Georgetown Professor Introduces Global Issues of Poverty and Inequality to Students in New University-Wide Class
In spring of 2014, Martin Ravallion introduced a new university-wide course to Georgetown—ECON-156: Poverty. In the inaugural class, well over half of the 150 undergraduate students came from backgrounds other than economics, such as the social sciences and philosophy.
Ravallion is the Edmond D. Villani Chaired Professor of Economics. Prior to joining Georgetown in December 2012, he was director of the World Bank’s research department, the Development Research Group. During his 24 years at the World Bank, he worked in almost all sectors and regions.
Ravallion’s experience and ongoing research contribute directly to his new course. Students learn about some of the latest issues in poverty and inequality in real-time as Ravallion explores them himself.
“Many lectures start with a class discussion of some poverty or inequality issue from the current news media, which we use ideas from the course to help understand,” says Ravallion.
Global Poverty Measures
According to Ravallion, despite the consistent progress made towards alleviating poverty and inequality, there are still hurdles to overcome.
“Poverty and inequality are major global issues of today, in both developing and developed countries," he said. "While there is optimism about progress made against extreme poverty, there are still persistent and new challenges.”
Among the contemporary challenges that students study are global poverty measures, explored by Ravallion in the September 2013 issue of Global Policy. As Ravallion describes it, different parts of the world have distinct definitions of poverty. In the developing world, poverty is viewed in absolute terms, such as anyone living below the World Bank’s international poverty line of $1.25 a day. Alternatively, in high-income countries, poverty is viewed in relative terms among people living in the same location.
Although each approach offers a valuable perspective, each also has its own limitations. Therefore, new measures are needed in order to have a truly global and inclusive perspective on poverty. Ravallion’s co-authored article in Global Policy proposes a new approach to measuring global poverty that bridges the absolute and relative models.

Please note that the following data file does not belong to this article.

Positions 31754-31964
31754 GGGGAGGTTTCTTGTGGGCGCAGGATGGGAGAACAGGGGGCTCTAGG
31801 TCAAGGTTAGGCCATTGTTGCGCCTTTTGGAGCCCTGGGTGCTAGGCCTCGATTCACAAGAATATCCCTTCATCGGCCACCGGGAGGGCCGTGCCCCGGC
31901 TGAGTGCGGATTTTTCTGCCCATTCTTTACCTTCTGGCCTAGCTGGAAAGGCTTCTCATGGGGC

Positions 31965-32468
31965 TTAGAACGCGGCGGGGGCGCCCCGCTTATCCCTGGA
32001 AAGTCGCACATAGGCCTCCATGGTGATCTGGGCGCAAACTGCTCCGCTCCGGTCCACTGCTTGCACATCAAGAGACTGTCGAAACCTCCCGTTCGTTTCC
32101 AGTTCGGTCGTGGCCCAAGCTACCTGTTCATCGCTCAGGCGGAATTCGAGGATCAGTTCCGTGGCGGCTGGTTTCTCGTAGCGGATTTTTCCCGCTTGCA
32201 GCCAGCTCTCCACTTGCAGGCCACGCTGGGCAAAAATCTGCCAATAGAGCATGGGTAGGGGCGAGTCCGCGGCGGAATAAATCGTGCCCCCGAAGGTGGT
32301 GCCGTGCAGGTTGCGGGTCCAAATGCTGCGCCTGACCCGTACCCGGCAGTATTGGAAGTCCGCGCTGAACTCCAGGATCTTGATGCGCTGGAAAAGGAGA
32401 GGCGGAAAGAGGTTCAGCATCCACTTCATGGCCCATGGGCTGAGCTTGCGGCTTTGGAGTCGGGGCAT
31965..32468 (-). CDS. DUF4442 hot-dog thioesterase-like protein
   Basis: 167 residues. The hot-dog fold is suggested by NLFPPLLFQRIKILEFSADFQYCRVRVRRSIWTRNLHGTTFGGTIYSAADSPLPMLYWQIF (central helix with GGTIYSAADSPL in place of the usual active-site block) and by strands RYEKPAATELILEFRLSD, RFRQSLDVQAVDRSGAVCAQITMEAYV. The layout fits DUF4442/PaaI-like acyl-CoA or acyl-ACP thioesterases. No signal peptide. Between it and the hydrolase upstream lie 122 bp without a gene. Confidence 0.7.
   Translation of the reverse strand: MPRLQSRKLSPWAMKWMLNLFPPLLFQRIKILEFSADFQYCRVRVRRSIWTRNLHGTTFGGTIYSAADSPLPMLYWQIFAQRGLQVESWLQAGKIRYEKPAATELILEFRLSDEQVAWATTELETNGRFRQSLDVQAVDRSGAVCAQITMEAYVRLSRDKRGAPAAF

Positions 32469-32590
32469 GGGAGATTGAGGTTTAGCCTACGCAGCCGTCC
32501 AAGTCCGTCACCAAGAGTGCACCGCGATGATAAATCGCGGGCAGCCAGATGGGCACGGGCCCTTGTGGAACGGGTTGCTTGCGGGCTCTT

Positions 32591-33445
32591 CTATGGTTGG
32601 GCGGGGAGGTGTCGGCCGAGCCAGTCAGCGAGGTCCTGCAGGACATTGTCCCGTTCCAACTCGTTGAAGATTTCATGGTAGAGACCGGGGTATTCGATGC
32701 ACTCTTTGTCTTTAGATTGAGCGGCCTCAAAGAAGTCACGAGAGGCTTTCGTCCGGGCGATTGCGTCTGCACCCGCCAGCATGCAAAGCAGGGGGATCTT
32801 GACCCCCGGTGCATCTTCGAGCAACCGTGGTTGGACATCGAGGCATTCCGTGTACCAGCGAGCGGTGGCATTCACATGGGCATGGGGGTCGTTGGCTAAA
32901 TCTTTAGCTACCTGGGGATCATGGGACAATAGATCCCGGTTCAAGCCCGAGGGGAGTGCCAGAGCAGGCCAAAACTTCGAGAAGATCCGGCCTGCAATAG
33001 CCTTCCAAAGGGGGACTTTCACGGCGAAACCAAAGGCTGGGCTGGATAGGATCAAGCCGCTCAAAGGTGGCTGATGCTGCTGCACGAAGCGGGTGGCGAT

Different Perspectives on Inequality
Just as there are distinct approaches to poverty measurement, there are also different perspectives on inequality. The traditional economics perspective views inequality in terms of incomes relative to the mean, emphasizing the proportionate differences between rich and poor. However, an alternate perspective views inequality in terms of the absolute differences. These different views become particularly apparent when income levels change. For example, income levels can rise proportionately and maintain the same ratio between rich and poor, but the absolute difference will increase.
“We need to realize that these different perspectives exist,” explains Ravallion. “People can look at the same exact situation and come to different conclusions regarding the state of inequality.”
Ravallion had his students examine various hypothetical situations to determine how they thought about inequality. Approximately half judged inequality from the ratio perspective, and the other half took an absolute difference perspective.
"It is not that one of these concepts of inequality is right and the other wrong," said Ravallion. "They reflect different value judgments. Only by appreciating these different concepts can we properly understand some important public debates going on today about development policy.”
Ravallion discusses this and other issues in his article titled “Income Inequality in the Developing World” in Science.